Tim Patrick: “We haven’t written 2020 off by any means. We fully intend to operate programs this year the load factors may be a lot lighter and if they are, so for running coaches with the with the you know dozen to twenty people instead of forty or fifty people, you know we’d like to be able to call upon our suppliers to make sure that they’re still honoring group rates if we fall below the number or maybe even help us out on the bottom line you know if we’re going take the hit on all the fixed costs of putting a tour manager out and a motor coach on the road, that we kind of work together.
“And that has happened in the past that I’ve been through. you know something similar back in on 9/11, when the bottom fell out of international travel and everyone moved to domestic travel and it was a tough go, but we got through that. We’ll get through this.”
Shari Bailey: “From the Flight Centre side, Irene Vecchi, as I mentioned, said she was scheduling those or contracting those 2021 and 2022, and one feature that she was looking for was rollover rates into 2021 that would keep things easy—and help them as a company—and she asked for everyone to look at their cancellation rates and/or their translation cancellation timing, and if that could be within a 24-hour period, then a longer period that that would help her as well.
“One thing I found interesting is that she still has some bookings coming in for 2020, but everything right now is that booking now has to be completely refundable and completely changeable. She wants to entice people to book now and so she’d like to talk with people about free nights: Book three to get one free. Everything that we’ve done and seen in the past, but to have it specifically for somebody that would book right now and get something on the books—if that’s something that has worked for both you, Tim, and for Bob in the past?”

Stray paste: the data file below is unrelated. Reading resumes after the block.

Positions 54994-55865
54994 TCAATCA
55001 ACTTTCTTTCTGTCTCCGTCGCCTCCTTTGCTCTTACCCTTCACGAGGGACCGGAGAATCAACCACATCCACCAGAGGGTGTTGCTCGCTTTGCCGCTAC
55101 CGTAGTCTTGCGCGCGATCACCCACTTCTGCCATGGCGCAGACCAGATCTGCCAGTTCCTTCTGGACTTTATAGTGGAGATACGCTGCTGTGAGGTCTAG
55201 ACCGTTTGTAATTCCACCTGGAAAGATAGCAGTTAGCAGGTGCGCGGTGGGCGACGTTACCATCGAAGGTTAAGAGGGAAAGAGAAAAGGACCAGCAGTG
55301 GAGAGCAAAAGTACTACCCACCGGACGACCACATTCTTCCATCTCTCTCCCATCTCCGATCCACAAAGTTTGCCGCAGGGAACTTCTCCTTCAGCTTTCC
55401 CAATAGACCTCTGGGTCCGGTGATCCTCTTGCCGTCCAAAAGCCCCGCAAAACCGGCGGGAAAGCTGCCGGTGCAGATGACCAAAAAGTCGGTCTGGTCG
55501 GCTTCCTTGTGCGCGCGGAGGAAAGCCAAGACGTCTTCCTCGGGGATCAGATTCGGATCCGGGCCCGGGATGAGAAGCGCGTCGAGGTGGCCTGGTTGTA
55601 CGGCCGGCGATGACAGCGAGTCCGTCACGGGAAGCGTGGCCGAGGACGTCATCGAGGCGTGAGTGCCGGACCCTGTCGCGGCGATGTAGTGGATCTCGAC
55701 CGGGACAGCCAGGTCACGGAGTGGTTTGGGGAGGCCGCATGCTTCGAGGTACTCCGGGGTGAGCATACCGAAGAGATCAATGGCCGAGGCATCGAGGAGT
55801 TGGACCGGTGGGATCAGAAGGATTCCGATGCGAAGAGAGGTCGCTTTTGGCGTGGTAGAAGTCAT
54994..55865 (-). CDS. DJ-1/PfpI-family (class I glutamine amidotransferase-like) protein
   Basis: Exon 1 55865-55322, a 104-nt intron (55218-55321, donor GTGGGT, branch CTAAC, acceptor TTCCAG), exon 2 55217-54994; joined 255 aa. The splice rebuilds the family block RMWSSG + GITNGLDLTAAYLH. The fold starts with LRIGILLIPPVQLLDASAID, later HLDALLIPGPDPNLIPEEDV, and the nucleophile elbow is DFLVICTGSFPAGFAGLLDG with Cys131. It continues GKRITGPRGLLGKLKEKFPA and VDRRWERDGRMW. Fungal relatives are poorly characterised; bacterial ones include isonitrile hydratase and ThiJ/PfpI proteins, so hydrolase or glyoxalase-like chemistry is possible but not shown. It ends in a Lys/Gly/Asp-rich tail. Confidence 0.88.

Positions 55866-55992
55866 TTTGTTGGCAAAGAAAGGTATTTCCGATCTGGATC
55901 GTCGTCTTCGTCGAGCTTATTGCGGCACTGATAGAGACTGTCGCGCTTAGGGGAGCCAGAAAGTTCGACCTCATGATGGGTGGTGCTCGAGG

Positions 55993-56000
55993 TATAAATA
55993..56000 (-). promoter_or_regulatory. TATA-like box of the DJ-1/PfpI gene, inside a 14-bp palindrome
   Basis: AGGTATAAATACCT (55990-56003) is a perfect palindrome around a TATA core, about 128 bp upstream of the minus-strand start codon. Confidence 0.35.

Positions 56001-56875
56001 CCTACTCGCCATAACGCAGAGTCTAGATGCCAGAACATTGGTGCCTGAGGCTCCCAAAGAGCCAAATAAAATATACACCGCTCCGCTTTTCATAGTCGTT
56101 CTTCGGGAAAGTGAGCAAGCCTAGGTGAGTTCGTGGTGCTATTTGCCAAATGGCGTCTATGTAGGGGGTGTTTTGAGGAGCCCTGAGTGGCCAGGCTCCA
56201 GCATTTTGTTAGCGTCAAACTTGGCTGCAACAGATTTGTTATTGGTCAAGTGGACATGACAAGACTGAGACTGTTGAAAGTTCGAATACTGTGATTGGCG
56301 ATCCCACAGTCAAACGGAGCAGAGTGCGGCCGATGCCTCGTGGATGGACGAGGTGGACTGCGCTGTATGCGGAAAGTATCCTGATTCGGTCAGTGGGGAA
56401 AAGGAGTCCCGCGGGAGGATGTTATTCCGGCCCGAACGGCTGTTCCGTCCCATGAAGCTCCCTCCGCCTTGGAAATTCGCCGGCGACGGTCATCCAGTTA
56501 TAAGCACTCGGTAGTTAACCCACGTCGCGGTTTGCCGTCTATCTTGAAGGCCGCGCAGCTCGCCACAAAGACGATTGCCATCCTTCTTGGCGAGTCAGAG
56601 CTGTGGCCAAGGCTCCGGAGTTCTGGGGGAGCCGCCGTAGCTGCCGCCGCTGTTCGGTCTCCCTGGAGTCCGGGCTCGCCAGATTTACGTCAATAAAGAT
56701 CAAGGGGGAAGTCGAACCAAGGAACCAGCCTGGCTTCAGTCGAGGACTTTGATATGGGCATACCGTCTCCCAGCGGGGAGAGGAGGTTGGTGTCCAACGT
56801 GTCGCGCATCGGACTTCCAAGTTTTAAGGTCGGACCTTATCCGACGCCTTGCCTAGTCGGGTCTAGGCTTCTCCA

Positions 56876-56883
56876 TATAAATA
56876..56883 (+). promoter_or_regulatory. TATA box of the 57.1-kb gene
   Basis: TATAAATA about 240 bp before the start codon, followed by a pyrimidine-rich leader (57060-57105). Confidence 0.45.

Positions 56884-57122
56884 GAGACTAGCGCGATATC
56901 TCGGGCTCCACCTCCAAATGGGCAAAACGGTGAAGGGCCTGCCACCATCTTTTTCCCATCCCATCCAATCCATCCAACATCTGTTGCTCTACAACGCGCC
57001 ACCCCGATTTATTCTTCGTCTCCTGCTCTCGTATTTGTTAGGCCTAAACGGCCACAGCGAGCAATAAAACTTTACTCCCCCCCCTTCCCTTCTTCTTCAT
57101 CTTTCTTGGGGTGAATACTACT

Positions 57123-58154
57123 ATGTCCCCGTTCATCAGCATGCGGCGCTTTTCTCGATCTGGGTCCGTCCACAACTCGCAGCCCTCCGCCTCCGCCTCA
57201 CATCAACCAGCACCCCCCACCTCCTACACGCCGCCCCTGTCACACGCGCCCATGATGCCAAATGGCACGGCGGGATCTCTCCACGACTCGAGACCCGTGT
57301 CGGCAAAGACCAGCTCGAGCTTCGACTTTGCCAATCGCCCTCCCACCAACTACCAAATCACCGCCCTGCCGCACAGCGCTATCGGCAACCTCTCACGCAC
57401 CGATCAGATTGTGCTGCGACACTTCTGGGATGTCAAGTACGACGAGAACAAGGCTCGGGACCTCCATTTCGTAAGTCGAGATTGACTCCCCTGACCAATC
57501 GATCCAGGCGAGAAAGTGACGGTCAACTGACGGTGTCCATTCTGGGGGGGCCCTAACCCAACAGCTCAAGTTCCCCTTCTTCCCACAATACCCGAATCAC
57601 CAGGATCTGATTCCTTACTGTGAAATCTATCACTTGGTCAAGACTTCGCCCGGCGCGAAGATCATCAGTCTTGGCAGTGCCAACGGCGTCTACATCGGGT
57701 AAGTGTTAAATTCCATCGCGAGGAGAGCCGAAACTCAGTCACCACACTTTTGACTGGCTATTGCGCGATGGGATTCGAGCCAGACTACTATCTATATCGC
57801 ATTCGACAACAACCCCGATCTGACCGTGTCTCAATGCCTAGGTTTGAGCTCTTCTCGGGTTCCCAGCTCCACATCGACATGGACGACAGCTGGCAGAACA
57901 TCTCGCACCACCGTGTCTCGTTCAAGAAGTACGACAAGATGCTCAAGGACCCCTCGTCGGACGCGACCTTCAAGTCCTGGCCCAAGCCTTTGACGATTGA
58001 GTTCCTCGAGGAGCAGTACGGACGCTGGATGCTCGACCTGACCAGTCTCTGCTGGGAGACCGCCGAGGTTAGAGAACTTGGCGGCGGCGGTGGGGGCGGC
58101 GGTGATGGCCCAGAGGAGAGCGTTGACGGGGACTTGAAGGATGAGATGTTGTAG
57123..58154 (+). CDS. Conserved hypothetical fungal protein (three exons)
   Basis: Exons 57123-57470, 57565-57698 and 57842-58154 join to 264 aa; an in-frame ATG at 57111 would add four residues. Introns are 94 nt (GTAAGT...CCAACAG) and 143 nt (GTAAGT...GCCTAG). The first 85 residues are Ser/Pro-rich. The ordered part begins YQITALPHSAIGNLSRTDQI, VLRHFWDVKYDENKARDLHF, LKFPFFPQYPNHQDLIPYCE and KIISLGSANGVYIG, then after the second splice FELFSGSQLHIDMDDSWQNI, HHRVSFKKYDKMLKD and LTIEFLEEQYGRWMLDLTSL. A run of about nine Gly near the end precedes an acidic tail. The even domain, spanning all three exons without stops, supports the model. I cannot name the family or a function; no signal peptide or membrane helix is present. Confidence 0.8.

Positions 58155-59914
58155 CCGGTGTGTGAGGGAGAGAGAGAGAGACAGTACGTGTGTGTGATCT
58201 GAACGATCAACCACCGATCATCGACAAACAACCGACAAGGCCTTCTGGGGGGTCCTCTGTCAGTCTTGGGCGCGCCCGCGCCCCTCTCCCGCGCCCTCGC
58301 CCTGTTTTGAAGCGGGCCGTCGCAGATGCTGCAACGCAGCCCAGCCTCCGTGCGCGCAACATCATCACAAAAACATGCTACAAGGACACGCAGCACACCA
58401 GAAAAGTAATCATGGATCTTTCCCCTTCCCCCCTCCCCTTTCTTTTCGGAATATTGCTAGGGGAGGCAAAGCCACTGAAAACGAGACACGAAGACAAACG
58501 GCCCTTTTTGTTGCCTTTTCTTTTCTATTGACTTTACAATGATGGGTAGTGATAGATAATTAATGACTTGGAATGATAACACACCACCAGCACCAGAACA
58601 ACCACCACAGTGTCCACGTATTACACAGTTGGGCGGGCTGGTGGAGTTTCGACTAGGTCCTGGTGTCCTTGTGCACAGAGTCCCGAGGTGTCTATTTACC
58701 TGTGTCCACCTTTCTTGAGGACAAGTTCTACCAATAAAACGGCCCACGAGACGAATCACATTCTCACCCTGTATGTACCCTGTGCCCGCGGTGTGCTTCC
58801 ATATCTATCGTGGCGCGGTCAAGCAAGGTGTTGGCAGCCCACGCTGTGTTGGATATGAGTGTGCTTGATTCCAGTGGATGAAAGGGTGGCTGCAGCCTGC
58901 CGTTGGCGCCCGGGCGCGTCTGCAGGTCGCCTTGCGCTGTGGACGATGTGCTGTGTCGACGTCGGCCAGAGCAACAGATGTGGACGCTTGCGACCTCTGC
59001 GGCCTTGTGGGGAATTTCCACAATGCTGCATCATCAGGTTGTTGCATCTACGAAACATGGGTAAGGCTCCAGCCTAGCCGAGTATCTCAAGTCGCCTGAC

Bob Cline: “I think Tim’s right on. Suppliers need to give us those comps. We might only have eight or nine rooms but we’ve brought you somebody. We’ve got people traveling. We’ve got to rebuild the whole industry. Paying for that comp room with half the bus—it’s hard for us. Paying for the bus itself is hard. So, whatever incentives you can give us, they’re going to be needed.”
Tim Patrick. “Right. One of the one of the concerns that I have with my job is, basically, to price 12 to 18 months into the future and so I do a lot of estimating on cost because, I understand the suppliers may not necessarily be able to commit to rates and such but I’m just worried about coming into 2022 and the 30 dollars that I had budgeted for that dinner has now it becomes 38 or 40 dollars. I’m concerned about where these rates are going to be two years from now. If everyone’s we’re all back at work and we’ve got suppliers that are trying to make up for everything that’s lost in one year. Is that a concern? Do you think so Bob?”
Bob Cline: “Yes, but I don’t know how to gauge it. Any advice? I’m willing to take it”.
Tim Patrick: “Well, my rule of thumb is 3 percent. For hoteliers, isn’t there a percentage out there that the amount—there’s a percentage of your overhead … your sales, that goes back into your business to maintain your property. Usually that kind of percentage is a number that I generally go with in terms of seeing increases over from one year to the next, and some hotels don’t raise their rates for three years; and then they’ll do a five percent increase. And others will gradually go two percent a year or three percent a year and that’s kind of what I work with, based on the history of that hotel that I’ve been working with.” (One person attending the webinar indicated that her property tries to do one-to-three percent, year-over-year.)
Shari Baily: “And I think that in this time, and what we’ve learned from past events and everything we’re doing now in communication, and being open-minded on how we move together in the future, is what’s going to help us.”
Tim Patrick: “Another thing, too, is that a lot of times so the people that are attending this—if their hotel, or if they’re working for an attraction or restaurant, I know that a lot of the times you’re not the decision-maker. But we need you guys to be able to go to that–you know, for lack of a better word the “bean counter”—who says “No, no we’re wasting our resources”- and be able to say what we’ve been through. We can’t afford to raise the rates this much. We need to be a little more moderate, or maybe hold it for a year. And if we hold it for a year, maybe we’ll get more business.”